Last July I underwent OHS for an anyurism in my ascending aortia. The anyurism was 6.1 cm. They replaced the valve with a St. Jude's metal valve and my aortia just before the crook with dacron. Ever since surgery I have had problems with my vision. I have "spells" where I feel like my head is spinning, or my eyes are crossed and I have double vision, or I see gray like someone is pouring a fluid that is starting from the top of my vision and then stops before it covers my whole vision. (I hope that makes sense.) They aren't as frequent as post surgery (6-8 times a day) to (1-2 times every 2-3 days) but they are longer and stronger. Neurologist said they found nothing, but I am still having the same problems. I also (and others) have noticed that my memory isn't as good. Do you have an explanation for me? My cariologist said my EKG was fine and maybe I had a stroke during surgery, but that explanation didn't make much sense to me. Thanks for any answers or information you can give me it's driving me crazy!
Have you had any imaging of your brain done, and have you seen your ophthalmologist and explained these symptoms? I have had 2 strokes and several transient ischemic attacks (TIA) that did effect my vision, but not the same as you describe. Plus during a TIA you get some strange feelings.
You may have a retina that is trying to detach, or a tiny clot in the very small arteries that supply your retina and could have been due to the surgery.
Here is some information about retinal detachment: Hope this goes away soon.
Retinal Detachment and Retinal Detachment Surgery
Retinal detachment is a serious disease which may follow eye injuries, but more often strikes without warning. It is more common in eyes which have had cataracts. Although it is not very common, it may sometimes run in a family. The disease occurs when the retina, which is the part of the eye which does the same job in the eye that the film does in a camera. It normally lines the back of the eye, where it is held in place by the pressure of the gel and fluids that fill the eye. If a hole or tear forms in the retina, it will no longer be held in place and will detach, or fall to the center of the eye.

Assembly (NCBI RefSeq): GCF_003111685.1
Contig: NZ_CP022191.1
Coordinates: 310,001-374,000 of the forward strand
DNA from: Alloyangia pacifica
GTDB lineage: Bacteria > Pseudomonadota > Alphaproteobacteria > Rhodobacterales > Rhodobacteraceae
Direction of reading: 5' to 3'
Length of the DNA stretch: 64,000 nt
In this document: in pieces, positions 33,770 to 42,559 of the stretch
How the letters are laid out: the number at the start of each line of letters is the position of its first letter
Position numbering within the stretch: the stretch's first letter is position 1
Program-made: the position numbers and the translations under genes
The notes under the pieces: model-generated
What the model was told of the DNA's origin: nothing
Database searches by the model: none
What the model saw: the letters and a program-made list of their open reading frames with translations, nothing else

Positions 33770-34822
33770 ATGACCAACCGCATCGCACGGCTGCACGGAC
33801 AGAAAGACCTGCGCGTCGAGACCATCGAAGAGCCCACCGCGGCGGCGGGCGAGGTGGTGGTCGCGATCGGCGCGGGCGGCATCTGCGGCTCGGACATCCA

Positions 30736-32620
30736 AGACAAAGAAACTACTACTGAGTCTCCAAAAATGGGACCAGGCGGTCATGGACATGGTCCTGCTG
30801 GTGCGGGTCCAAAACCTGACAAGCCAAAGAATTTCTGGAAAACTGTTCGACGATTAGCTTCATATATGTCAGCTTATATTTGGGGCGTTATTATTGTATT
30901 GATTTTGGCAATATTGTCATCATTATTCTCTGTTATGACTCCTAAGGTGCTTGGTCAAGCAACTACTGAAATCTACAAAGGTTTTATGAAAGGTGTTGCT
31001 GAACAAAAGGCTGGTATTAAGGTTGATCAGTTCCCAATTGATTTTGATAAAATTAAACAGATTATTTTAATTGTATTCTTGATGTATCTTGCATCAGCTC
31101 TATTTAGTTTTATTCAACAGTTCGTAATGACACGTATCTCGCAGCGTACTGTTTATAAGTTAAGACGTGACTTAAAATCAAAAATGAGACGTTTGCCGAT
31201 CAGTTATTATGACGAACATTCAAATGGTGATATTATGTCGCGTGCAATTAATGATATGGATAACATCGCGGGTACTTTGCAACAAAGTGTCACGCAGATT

Since the retina gets most of its blood supply from blood vessels in the wall of the eye, when it is detached, it does not get enough oxygen and other essential nutrients form the blood and vision stops in the part of the retina that is detached. If it is all detached, nearly all vision will stop in the affected eye. This is why repair of retinal detachment is usually needed very quickly, as the longer the retina is deprived of blood supply, the more damage that it may suffer.
The patient may notice flashes of light and or an increase in floating spots when the hole or tear in the retina forms, then hours to months later may notice a darkening of vision in some part of the field of view. This darkening is often described as being like a curtain slowly closing over the vision. It is much better if repair can be done before the curtain crosses the center of the vision.
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